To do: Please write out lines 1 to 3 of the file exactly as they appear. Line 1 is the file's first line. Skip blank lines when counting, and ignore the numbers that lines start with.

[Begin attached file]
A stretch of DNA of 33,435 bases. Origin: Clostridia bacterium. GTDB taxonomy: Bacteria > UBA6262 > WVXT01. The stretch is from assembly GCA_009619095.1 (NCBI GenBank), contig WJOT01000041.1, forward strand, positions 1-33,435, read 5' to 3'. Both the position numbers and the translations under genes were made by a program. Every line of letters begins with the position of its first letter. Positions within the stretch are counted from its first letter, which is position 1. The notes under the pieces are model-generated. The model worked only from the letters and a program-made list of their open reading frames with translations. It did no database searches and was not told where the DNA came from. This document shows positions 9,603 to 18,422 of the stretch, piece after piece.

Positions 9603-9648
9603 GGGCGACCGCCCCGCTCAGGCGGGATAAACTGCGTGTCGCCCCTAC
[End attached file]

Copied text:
A stretch of DNA of 33,435 bases. Origin: Clostridia bacterium. GTDB taxonomy: Bacteria > UBA6262 > WVXT01. The stretch is from assembly GCA_009619095.1 (NCBI GenBank), contig WJOT01000041.1, forward strand, positions 1-33,435, read 5' to 3'. Both the position numbers and the translations under genes were made by a program. Every line of letters begins with the position of its first letter. Positions within the stretch are counted from its first letter, which is position 1. The notes under the pieces are model-generated. The model worked only from the letters and a program-made list of their open reading frames with translations. It did no database searches and was not told where the DNA came from. This document shows positions 9,603 to 18,422 of the stretch, piece after piece.

Positions 9603-9648
9603 GGGCGACCGCCCCGCTCAGGCGGGATAAACTGCGTGTCGCCCCTAC